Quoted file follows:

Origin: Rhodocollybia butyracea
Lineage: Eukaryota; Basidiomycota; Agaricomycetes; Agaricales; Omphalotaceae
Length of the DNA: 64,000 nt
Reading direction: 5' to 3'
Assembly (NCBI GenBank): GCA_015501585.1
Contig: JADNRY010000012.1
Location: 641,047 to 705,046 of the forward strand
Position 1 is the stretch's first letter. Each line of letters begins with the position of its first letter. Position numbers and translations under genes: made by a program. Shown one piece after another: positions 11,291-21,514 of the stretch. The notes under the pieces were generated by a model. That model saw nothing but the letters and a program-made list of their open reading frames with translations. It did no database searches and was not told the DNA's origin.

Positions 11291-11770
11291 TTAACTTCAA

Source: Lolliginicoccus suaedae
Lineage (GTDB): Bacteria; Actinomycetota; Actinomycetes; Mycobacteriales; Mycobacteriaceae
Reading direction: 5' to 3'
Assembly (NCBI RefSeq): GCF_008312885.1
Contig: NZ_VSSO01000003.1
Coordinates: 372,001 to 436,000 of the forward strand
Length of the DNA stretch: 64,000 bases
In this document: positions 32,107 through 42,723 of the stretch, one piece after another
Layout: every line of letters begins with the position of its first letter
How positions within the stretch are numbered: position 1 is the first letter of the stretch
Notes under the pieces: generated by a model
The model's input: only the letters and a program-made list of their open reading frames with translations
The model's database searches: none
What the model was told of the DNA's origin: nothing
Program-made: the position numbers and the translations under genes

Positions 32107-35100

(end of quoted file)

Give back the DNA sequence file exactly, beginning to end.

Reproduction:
Origin: Rhodocollybia butyracea
Lineage: Eukaryota; Basidiomycota; Agaricomycetes; Agaricales; Omphalotaceae
Length of the DNA: 64,000 nt
Reading direction: 5' to 3'
Assembly (NCBI GenBank): GCA_015501585.1
Contig: JADNRY010000012.1
Location: 641,047 to 705,046 of the forward strand
Position 1 is the stretch's first letter. Each line of letters begins with the position of its first letter. Position numbers and translations under genes: made by a program. Shown one piece after another: positions 11,291-21,514 of the stretch. The notes under the pieces were generated by a model. That model saw nothing but the letters and a program-made list of their open reading frames with translations. It did no database searches and was not told the DNA's origin.

Positions 11291-11770
11291 TTAACTTCAA

Source: Lolliginicoccus suaedae
Lineage (GTDB): Bacteria; Actinomycetota; Actinomycetes; Mycobacteriales; Mycobacteriaceae
Reading direction: 5' to 3'
Assembly (NCBI RefSeq): GCF_008312885.1
Contig: NZ_VSSO01000003.1
Coordinates: 372,001 to 436,000 of the forward strand
Length of the DNA stretch: 64,000 bases
In this document: positions 32,107 through 42,723 of the stretch, one piece after another
Layout: every line of letters begins with the position of its first letter
How positions within the stretch are numbered: position 1 is the first letter of the stretch
Notes under the pieces: generated by a model
The model's input: only the letters and a program-made list of their open reading frames with translations
The model's database searches: none
What the model was told of the DNA's origin: nothing
Program-made: the position numbers and the translations under genes

Positions 32107-35100